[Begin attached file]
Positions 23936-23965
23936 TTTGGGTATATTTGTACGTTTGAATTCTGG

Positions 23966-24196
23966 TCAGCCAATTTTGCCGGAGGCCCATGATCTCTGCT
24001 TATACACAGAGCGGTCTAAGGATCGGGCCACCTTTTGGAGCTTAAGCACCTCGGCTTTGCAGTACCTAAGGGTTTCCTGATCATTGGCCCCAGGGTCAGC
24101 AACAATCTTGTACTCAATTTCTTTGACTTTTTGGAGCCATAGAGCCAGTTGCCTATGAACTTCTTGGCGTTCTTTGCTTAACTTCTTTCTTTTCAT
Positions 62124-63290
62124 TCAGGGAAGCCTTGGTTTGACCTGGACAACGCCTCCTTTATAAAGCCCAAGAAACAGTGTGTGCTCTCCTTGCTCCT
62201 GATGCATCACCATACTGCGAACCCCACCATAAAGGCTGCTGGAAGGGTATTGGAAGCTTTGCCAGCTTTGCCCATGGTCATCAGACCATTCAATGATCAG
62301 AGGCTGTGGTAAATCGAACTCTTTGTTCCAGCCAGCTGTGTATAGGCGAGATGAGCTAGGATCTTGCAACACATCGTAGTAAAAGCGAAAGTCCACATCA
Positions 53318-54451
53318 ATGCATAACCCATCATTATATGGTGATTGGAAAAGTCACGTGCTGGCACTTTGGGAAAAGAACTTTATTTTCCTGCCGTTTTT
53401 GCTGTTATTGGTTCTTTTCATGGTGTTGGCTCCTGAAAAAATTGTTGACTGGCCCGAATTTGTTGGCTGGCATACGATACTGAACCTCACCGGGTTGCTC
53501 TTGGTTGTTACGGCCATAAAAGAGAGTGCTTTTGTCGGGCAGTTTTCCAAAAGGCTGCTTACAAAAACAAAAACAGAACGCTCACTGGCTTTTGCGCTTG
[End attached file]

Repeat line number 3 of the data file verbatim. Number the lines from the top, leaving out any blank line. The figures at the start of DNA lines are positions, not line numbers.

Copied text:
Positions 23966-24196